Effect of FOMO
The Negative Loop of Social Media
According to a study conducted by University of Michigan Psychologists, they examined how ‘Facebook Use Predicts Declines in Subjective Well-Being in Young Adults. Their result indicates that Facebook use predicts negative shifts in how people feel moment-to-moment and how satisfied they are with their lives.
Problematic Smartphone Usage
A 2018 study found in the Psychiatry Research Journal demonstrated that FoMO was most strongly related to both problematic smartphone use and social smartphone use relative to negative affect and fears of negative and positive evaluation, and these relations held when controlling for age and gender.
In 2015, Microsoft Canada reported that the average human had an attention span of twelve seconds; by 2013 that number had fallen to eight seconds. (According to Microsoft, a goldfish, by comparison, has an average attention span of nine seconds.)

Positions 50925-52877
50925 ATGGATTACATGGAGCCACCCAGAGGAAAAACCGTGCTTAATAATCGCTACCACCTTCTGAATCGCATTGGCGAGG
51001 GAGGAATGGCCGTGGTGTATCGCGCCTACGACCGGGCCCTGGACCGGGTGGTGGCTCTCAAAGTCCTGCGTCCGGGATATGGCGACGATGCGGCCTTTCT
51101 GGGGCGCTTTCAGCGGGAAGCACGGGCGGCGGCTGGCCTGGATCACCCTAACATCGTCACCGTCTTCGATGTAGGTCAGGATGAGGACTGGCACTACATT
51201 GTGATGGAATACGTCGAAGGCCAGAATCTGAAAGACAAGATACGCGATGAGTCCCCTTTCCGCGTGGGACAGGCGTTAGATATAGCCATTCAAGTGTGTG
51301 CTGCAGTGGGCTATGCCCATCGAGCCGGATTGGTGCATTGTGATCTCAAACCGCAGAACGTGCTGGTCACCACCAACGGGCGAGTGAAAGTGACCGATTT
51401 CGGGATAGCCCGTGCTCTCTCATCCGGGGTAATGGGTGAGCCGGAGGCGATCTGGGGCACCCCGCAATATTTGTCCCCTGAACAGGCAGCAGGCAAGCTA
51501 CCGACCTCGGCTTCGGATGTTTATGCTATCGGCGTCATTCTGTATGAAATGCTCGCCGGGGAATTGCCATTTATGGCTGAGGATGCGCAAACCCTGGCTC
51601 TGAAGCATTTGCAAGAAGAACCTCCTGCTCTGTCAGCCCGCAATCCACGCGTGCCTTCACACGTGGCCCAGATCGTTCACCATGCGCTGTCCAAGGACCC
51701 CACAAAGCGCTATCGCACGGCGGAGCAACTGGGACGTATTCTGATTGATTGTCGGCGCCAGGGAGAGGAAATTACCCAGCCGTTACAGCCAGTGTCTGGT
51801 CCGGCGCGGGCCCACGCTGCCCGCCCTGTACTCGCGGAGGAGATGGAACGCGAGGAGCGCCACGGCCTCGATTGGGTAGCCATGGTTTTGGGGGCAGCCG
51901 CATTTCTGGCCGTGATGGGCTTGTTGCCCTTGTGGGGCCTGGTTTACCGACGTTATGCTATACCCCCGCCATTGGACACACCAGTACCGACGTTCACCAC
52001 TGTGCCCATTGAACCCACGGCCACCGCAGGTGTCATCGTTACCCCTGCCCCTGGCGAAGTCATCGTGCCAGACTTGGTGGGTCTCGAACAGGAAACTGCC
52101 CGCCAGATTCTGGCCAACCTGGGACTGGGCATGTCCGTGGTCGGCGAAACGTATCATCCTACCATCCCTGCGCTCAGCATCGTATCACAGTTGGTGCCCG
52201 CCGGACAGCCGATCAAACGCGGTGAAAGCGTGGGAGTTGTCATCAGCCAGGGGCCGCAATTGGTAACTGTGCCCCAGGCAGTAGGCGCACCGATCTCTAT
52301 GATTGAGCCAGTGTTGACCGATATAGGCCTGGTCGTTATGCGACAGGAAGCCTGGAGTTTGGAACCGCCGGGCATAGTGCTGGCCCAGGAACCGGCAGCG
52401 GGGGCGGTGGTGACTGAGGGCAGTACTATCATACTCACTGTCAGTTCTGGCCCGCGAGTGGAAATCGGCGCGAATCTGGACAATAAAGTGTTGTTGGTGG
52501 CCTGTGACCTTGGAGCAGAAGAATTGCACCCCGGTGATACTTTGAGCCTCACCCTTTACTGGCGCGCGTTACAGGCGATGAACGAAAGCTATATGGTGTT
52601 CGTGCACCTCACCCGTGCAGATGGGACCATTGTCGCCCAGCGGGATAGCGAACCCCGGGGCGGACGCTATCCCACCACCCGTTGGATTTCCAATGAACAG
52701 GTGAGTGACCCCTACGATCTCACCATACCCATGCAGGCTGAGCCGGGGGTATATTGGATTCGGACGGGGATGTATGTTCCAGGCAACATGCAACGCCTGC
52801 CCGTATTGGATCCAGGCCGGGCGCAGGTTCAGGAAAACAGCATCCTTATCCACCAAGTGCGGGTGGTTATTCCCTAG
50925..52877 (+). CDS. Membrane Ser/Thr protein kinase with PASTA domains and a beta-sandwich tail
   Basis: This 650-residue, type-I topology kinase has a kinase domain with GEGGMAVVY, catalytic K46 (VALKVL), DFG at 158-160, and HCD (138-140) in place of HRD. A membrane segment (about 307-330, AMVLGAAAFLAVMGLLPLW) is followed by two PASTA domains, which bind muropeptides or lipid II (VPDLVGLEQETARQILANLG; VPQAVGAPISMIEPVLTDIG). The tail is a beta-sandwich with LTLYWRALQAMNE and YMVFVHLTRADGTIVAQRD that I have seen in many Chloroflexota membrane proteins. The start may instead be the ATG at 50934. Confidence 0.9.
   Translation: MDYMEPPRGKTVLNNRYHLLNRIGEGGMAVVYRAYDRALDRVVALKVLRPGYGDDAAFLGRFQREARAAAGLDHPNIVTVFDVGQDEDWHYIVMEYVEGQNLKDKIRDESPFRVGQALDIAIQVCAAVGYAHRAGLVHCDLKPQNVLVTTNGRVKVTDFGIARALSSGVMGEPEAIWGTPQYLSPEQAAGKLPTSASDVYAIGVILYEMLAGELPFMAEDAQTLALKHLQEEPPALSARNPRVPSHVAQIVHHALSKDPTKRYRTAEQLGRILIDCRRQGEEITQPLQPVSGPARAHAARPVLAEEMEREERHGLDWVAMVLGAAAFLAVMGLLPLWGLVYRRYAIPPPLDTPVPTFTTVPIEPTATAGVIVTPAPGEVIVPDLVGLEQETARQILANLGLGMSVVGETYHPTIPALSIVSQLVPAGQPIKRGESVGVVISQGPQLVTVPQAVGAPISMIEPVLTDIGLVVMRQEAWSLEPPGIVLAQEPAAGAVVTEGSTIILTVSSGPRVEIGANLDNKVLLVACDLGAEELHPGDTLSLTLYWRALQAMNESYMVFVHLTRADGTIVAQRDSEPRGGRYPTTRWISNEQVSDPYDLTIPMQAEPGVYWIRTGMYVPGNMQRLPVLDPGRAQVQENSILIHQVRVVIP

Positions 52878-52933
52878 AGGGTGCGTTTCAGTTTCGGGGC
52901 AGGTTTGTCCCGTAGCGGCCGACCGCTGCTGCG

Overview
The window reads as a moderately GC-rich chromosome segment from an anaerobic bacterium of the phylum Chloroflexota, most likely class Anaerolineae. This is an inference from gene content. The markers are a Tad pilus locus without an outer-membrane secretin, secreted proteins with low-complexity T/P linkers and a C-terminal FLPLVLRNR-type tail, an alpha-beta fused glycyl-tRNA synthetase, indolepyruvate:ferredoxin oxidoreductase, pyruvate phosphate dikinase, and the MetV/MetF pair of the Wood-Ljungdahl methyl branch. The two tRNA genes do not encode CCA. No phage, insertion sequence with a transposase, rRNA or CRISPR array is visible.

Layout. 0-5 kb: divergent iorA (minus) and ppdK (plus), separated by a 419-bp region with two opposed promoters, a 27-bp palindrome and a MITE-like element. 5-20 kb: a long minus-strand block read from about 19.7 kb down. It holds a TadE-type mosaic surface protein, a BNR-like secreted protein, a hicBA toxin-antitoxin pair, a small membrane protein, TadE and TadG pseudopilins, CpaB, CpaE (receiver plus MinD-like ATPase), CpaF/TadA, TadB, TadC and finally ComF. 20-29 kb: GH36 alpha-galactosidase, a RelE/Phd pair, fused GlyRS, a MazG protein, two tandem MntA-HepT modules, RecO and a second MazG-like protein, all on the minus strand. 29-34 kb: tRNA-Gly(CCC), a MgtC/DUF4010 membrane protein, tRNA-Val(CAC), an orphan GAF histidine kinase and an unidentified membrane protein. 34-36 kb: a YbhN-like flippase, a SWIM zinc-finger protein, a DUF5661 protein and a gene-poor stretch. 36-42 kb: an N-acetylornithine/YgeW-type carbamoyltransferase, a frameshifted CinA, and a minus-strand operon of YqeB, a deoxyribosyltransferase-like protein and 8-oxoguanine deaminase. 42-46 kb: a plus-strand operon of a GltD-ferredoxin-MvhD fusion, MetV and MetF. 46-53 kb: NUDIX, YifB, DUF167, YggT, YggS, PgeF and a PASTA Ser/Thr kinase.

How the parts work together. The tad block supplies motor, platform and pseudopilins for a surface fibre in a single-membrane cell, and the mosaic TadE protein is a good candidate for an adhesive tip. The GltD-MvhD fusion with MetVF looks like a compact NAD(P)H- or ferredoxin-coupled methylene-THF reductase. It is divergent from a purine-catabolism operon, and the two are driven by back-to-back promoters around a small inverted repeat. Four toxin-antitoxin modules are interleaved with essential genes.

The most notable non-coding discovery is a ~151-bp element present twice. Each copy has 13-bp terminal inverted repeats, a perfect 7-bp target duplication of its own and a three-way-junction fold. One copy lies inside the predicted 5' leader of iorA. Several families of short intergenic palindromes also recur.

Ninety-five percent of adults use an electronic device that emits light in the hour before bed, and more than half check their emails overnight. Sixty percent of adults aged between eighteen and sixty-four keep their phones next to them when they sleep, which might explain why 50 percent of adults claim they don’t sleep.
“[What information consumes is] the attention of its recipients. Hence a wealth of information creates a poverty of attention.” – Herbert Simon
How to Deal with FOMO
- Know Thy Self
One of the major ways of dealing with the fear of missing out (FOMO) is to become more self-aware of yourself and your environment. Many of us have an external locus of control; hence we need the validation of our peers, social media algorithm, and the outside world to feel whole. By working on yourself and discovering your purpose, you would strengthen your internal locus of control. With more self awareness comes the ability to be self-reflect and listen to yourself more instead of looking out to the world for validation.